Rethinking Connectivity in Developing Nations
This paper outlines a migration path towards universal broadband connectivity, motivated by the design of a wireless store-and-forward communications network.
We argue that the cost of real-time, circuit-switched communications is sufficiently high that it may not be the appropriate starting point for rural connectivity. Based on market data for information and communication technology (ICT) services in rural India, we propose a combination of wireless technology with an asynchronous mode of communications to offer a means of introducing ICTs with:
Â¢ affordability and practicality for end users;
Â¢ a sustainable cost structure for operators and investors;
Â¢ a smooth migration path to universal broadband
A summary of results and data are given for an operational pilot test of this wireless network in Karnataka, India, beginning in March 2003.
We also briefly discuss the economics and policy considerations for deploying this type of network in the context of rural connectivity.
2 Wireless Catalyst
3 Mobile Ad Hoc Connectivity
* Seamless Scalability
6 Daknet Network Architecture
As a government representative enthusiastically talks about the new telephone for a village in remote rural India, a villager asks, Who am I going to call I donâ„¢t know anybody who owns a telephone. Yet, despite this sensible observation, a phone is dutifully installed as part of the current government mandate to connect villages to neighbouring towns. Although some villagers do use the phone occasionally, most still travel sometimes days to talk to family or to obtain the forms and other data that citizens in developed nations can call up on a computer in a matter of seconds.
In short, the goal of broadband connectivity for everyone has been shelved in favor of cutting back to the minimum possible standard telephone service in the mistaken belief that this is the cheapest way to provide connectivity. This compromise is particularly tragic given recent advances in wireless technology, which make running a copper line to an analog telephone far more expensive than broadband wireless Internet connectivity. Rather than backpedal on the goal of connecting everyone, society should be thinking, How can we establish the kernel of a user network that will grow seamlessly as the villageâ„¢s economics develop In other words,what is the basis for a progressive, market-driven migration from government seed services- e-governance -to universal broadband connectivity that local users will pay for
DakNet, an ad hoc network that uses wireless technology to provide asynchronous digital connectivity, is evidence that the marriage of wireless and asynchronous service may indeed be that kernel -the beginning of a road to universal broadband connectivity. Developed by MIT Media Lab researchers, DakNet has been successfully deployed in remote parts of both India and Cambodia at a cost two orders of magnitude less than that of traditional landline solutions. Villagers now get affordable Internet services-and theyâ„¢re using them. As one man in a small village outside of New Delhi remarked, This is better than a telephone!
THE WIRELESS CATALYST
Recent advances in wireless computer networking-particularly the IEEE 802 standardsâ€have led to huge commercial success and low pricing for broadband networks. While these networks are viewed as mainly for offices or for hotspots in urban areas, they can provide broadband access to even the most remote areas at a low price. Today, wireless cell phone and wireless local loop (WLL) service costs roughly a third of copper or fiber landline service, while packet-based broadband computer networks cost roughly a ninth of the landline serviceâ€and they are far friendlier to data services and to lower-grade voice service such as voice messaging. These new technologies thus offer developing countries an opportunity to leapfrog over wireline and WLL telephony infrastructure to the forefront of broadband communications technology.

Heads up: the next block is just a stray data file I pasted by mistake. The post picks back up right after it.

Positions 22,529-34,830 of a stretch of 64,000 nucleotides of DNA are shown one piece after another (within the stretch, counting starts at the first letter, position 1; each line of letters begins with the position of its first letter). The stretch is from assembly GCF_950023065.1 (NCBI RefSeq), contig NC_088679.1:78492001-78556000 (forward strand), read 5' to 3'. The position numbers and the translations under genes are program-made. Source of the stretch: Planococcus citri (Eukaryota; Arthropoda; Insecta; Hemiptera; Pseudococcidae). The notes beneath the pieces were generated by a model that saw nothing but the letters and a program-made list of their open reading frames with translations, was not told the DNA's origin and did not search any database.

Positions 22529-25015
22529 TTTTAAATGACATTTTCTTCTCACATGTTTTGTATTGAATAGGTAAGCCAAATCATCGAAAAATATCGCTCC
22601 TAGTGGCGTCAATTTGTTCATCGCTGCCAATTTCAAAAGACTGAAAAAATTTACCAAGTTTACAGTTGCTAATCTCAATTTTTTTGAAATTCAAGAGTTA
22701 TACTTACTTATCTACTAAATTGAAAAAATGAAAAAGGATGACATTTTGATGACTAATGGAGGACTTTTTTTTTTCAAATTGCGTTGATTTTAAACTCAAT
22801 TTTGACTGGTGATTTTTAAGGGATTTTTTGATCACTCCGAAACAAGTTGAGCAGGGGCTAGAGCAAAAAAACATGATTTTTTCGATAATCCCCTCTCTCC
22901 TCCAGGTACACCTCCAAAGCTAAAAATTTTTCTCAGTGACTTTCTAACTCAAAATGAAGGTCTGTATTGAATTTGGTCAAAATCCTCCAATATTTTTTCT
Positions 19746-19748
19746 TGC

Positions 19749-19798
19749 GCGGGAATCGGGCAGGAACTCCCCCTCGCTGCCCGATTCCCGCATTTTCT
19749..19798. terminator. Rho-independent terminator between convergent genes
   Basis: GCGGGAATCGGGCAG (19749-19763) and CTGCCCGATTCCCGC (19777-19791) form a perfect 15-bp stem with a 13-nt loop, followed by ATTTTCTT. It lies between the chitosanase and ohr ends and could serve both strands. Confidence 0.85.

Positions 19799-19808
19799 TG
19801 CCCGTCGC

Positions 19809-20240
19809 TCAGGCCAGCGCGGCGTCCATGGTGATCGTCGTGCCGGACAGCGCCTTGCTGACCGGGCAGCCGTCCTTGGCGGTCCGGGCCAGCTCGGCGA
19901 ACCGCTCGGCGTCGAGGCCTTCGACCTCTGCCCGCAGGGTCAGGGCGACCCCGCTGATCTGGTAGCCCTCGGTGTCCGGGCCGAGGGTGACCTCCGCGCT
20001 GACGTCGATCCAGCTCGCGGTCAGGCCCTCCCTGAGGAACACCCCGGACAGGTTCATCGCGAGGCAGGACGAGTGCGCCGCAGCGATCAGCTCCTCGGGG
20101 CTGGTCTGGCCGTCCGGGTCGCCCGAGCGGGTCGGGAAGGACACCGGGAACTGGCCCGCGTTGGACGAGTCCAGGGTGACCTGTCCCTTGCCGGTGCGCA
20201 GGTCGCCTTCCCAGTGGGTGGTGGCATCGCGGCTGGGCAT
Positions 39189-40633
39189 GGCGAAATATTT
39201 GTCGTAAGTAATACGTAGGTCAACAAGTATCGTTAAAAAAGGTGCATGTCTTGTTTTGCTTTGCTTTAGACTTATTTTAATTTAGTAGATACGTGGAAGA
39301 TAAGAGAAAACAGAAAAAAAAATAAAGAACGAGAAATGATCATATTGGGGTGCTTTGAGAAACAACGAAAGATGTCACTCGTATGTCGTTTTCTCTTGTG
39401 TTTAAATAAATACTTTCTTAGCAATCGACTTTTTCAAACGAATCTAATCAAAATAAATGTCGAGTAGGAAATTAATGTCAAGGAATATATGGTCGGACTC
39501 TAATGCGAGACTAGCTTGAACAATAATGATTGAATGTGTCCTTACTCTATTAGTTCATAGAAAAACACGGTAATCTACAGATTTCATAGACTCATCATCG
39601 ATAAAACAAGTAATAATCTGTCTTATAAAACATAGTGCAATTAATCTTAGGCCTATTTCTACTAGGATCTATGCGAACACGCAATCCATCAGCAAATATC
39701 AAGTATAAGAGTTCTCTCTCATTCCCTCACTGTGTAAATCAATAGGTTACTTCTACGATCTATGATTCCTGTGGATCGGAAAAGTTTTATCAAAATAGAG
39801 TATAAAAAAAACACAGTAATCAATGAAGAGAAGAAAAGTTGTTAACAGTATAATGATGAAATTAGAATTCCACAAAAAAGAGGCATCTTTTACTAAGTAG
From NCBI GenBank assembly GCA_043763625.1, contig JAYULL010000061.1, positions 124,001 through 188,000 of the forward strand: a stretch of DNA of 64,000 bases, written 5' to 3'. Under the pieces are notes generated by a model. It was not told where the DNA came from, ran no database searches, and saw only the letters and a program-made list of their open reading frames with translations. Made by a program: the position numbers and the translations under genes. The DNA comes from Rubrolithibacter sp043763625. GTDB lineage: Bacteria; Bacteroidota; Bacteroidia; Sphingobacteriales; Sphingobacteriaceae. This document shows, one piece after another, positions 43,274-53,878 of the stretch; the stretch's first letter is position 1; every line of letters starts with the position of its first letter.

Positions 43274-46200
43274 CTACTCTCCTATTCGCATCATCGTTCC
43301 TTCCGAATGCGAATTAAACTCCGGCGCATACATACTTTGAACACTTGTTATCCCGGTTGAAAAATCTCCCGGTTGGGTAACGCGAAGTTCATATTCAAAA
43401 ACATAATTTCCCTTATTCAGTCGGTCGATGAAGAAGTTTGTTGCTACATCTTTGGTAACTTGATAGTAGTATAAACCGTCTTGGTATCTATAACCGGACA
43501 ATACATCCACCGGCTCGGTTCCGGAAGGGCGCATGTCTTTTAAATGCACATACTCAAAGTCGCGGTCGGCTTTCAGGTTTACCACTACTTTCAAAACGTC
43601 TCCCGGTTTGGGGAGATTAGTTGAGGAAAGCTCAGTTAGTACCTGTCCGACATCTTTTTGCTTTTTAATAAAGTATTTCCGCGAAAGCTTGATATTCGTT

Wireless data networks based on the IEEE 802.11, or WiFi, standard are perhaps the most promising of the wireless technologies. The forces driving the standardization and proliferation of WiFi in the developed world have resulted in features that can stimulate the communications market in the developing world. These features include ease of setup, use, and maintenance; relatively high bandwidth; and, most important, relatively low cost for both users and providers.
As one demonstration of the practicality of this new technology for rural connectivity, researchers from the Indian Institute of Technology at Kanpur, working with Media Lab Asia , have unwired a 100-sq km area of the Gangetic Plain in central India. Figure 1 shows the corridor. This project provides broadband connectivity along a corridor with almost one million residents, at a projected one-time cost of under $40 per subscriber. Other experiments have shown the practicality of the technology in mountainous terrain and in city centers. Indeed, several cities in the US have begun to deploy free Internet connectivity using IEEE 802.11b. Even with advances such as those demonstrated in the Digital Gangetic Plain project, the cost of realtime,circuit-switched communications is sufficiently high that it may not be the appropriate starting point for rural connectivity in developing nations.Market data for information and communication technology (ICT) services in rural India strongly implies that asynchronous service-voice messaging, e-mail, and so on-may be a more cost-effective starting point for rural connectivity projects.